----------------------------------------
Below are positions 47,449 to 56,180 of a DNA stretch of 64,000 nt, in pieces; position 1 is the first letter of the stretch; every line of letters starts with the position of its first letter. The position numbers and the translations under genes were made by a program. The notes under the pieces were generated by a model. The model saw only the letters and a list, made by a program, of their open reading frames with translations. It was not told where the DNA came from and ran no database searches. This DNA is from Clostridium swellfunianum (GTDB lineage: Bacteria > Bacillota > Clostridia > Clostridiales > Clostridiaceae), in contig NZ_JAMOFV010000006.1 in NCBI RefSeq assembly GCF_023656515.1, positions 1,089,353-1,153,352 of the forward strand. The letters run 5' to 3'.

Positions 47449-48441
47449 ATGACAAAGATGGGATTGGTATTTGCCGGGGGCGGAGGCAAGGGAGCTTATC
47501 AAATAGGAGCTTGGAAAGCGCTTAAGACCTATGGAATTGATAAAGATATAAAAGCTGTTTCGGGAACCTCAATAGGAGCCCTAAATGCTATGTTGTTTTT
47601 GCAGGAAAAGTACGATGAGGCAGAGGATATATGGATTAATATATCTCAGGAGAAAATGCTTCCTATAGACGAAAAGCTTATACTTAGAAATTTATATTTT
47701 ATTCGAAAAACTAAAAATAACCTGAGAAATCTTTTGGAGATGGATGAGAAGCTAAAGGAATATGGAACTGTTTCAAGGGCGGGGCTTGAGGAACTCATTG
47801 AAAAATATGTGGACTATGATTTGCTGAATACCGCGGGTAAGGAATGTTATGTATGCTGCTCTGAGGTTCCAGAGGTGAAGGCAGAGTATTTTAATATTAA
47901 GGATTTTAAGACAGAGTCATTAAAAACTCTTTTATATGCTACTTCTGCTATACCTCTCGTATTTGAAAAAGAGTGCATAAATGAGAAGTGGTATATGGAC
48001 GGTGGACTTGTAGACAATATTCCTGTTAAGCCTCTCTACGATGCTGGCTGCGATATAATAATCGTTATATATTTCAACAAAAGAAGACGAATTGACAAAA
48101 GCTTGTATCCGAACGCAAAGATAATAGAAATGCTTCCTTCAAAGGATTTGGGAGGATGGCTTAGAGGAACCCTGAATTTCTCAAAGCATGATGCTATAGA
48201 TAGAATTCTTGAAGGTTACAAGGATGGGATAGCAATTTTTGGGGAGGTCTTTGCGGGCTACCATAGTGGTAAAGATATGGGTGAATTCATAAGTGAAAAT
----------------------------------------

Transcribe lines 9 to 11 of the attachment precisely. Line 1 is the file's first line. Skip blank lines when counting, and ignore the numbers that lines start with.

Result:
48001 GGTGGACTTGTAGACAATATTCCTGTTAAGCCTCTCTACGATGCTGGCTGCGATATAATAATCGTTATATATTTCAACAAAAGAAGACGAATTGACAAAA
48101 GCTTGTATCCGAACGCAAAGATAATAGAAATGCTTCCTTCAAAGGATTTGGGAGGATGGCTTAGAGGAACCCTGAATTTCTCAAAGCATGATGCTATAGA
48201 TAGAATTCTTGAAGGTTACAAGGATGGGATAGCAATTTTTGGGGAGGTCTTTGCGGGCTACCATAGTGGTAAAGATATGGGTGAATTCATAAGTGAAAAT